A descendant of Revolutionary War heroes and born into a family with deep roots in colonial New England, Howard Louis Peckham's love for his country started early. After his dream of graduating from West Point came true, he served for many years in the U.S. Army Corps of Engineers. In 1942 he transferred to the Quartermaster Corps and went to Washington, where he headed the Fuels and Lubricants Division of the Quartermaster General's office. While serving concurrently as a member of the Army-Navy Petroleum Board, he testified before Congress about army petroleum needs. For his meritorious work of procuring fuels and allocating them to our armed forces worldwide, he was awarded a Distinguished Service Medal. In postwar Paris, Howard Peckham headed the American Graves Registration Command and returned more than 80,000 American war dead to the United States. Approximately 60,000 others were interred in ten permanent American cemeteries in Europe, graded and constructed under his command. After his return to the United States, he served in highly responsible positions until his retirement in 1956.As a civilian, his patriotic service continued when he worked for the Free Europe Committee and traveled abroad to meet with Western European diplomats. His goal was to get them more involved in the Committee's work. Nations behind the Iron Curtain peacefully freed from Communist domination, Howard Peckham believed, would ensure more security for the United States. Duty, country, and patriotism would continue to dominate his life to the end.
Sunchon Tunnel Massacre Survivors (They Came Home Series)
In the early days of the Korean War, 450+ American prisoners were marched from Taejon, South Korea, to Seoul, then on to Pyongyang, North Korea.
There they boarded a train. On October 19, the train pulled into a tunnel. The North Korean guards unloaded the prisoners, a few at a time, and executed them.
Eight of the known survivors tell their story.
The Final Salute: Together We Live on (Valor in Combat)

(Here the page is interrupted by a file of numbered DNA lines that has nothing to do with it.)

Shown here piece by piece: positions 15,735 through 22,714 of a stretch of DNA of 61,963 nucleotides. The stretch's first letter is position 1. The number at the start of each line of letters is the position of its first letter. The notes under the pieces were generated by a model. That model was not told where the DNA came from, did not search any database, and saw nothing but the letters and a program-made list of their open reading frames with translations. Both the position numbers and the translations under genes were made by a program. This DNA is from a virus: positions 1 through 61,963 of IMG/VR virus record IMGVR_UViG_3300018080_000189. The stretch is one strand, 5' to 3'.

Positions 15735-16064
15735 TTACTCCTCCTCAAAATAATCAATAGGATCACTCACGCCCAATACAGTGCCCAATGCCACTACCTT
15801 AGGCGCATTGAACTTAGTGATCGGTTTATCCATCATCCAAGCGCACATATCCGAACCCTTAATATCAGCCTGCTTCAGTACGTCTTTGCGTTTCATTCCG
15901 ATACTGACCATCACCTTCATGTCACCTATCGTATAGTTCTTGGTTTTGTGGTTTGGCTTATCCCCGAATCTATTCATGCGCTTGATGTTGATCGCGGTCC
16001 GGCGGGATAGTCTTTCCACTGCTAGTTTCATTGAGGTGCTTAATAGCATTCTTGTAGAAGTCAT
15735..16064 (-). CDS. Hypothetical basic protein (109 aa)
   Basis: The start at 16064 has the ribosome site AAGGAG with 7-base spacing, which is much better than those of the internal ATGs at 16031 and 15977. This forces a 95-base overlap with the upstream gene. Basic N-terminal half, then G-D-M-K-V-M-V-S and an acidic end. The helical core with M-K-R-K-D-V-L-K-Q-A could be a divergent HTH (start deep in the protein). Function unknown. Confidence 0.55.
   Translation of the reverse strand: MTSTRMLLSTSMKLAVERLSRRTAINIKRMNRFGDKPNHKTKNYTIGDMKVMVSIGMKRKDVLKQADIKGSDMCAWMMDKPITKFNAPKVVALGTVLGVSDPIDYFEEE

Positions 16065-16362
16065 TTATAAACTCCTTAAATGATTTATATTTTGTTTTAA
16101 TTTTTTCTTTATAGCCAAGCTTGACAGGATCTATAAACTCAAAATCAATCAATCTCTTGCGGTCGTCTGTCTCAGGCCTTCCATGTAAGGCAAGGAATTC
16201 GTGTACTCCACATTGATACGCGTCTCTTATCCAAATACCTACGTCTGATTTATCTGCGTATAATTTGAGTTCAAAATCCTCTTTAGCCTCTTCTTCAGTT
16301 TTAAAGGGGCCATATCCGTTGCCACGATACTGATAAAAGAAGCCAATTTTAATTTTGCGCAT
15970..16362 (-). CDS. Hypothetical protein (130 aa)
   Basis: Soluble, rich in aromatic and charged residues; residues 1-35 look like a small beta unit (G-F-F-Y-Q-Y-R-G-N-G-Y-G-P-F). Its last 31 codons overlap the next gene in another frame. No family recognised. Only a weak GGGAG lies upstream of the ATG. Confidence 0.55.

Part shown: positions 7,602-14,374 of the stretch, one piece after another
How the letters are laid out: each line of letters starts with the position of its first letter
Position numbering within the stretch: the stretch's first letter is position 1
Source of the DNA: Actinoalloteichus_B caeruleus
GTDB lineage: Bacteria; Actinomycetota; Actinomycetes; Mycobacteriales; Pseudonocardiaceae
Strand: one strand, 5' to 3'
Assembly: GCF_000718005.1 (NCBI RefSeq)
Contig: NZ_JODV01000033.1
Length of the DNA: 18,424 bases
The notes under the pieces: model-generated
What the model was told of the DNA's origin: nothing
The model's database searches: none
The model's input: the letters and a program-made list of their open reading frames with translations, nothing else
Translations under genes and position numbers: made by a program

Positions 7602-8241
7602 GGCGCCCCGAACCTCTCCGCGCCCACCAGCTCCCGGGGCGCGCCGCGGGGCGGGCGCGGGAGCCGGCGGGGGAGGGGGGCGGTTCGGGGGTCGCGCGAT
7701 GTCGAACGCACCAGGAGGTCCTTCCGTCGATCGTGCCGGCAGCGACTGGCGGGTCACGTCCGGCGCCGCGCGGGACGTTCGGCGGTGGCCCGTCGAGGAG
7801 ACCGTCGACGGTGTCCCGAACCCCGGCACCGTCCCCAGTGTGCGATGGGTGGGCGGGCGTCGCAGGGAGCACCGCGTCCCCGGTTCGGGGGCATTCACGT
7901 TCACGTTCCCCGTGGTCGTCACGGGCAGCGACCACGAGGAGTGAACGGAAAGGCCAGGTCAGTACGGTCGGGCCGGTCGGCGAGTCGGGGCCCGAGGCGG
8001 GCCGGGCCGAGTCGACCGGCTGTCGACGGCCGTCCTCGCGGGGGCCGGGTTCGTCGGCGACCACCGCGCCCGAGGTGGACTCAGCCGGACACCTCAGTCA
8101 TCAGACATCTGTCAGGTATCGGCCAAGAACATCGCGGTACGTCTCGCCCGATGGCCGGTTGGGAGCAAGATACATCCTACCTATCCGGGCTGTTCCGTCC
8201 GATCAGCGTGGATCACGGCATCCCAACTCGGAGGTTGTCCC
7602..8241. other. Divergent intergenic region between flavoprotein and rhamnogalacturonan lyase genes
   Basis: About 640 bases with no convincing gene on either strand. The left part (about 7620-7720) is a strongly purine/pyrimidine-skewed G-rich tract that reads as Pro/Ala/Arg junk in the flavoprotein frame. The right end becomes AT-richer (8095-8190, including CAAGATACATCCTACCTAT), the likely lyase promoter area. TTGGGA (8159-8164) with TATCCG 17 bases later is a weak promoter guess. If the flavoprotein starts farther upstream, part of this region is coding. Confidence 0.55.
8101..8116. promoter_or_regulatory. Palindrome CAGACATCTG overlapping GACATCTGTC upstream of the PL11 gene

A novel by Kathleen M. Rodgers... "In my debut novel, The Final Salute, I write about the aftermath of plane crashes, the tight bond between military pilots, and how crewmembers and military families cope after terrible tragedies. The story is based on the years I spent as a military wife married to an Air Force fighter pilot. I was twenty-one years old when I married into the world of military aviation. A world I thought was full of parties at the Officer s Club, the roar of jet engines, and a place where my husband and the other pilots lived on the edge of the envelope at a speed faster than the rest of us.
Early in my marriage, I learned about the other side of military aviation. The side that nobody likes to talk about when a plane goes down. When a hush goes over a squadron of men like a black pall because earth and sky have collided and one of their brothers isn t coming home. A young wife is widowed, a child left fatherless, an older couple s hopes for their son destroyed in a fireball. In one year alone, my husband and I lost eleven friends in air mishaps. And this was during peacetime.
But the crashes kept coming, and the death toll rose. We toasted the dead and partied on. I learned to accept two things about my husband s career choice: His job could kill him, and he loved every minute of it. When I started writing The Final Salute sixteen years ago, my goal was to give a voice to the men who perished flying for their country and the women and children they left behind. But my novel s not all doom and gloom. In the story, seasoned fighter pilot Tuck Westerfield, a Vietnam Vet and father of three, must deal with a devious commander, an animal-crazy neighbor whose husband hates pilots, a beautiful but suspicious wife, and a rebellious teenage daughter. The last thing he needs is another war. But when Iraq invades Kuwait in the middle of a muggy Louisiana summer, duty calls."